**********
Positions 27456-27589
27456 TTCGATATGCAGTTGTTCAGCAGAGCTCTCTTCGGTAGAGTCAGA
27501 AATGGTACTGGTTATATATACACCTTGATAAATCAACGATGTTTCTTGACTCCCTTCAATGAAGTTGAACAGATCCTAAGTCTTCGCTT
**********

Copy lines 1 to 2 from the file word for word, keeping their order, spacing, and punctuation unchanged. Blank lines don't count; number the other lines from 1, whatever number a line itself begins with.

Positions 27456-27589
27456 TTCGATATGCAGTTGTTCAGCAGAGCTCTCTTCGGTAGAGTCAGA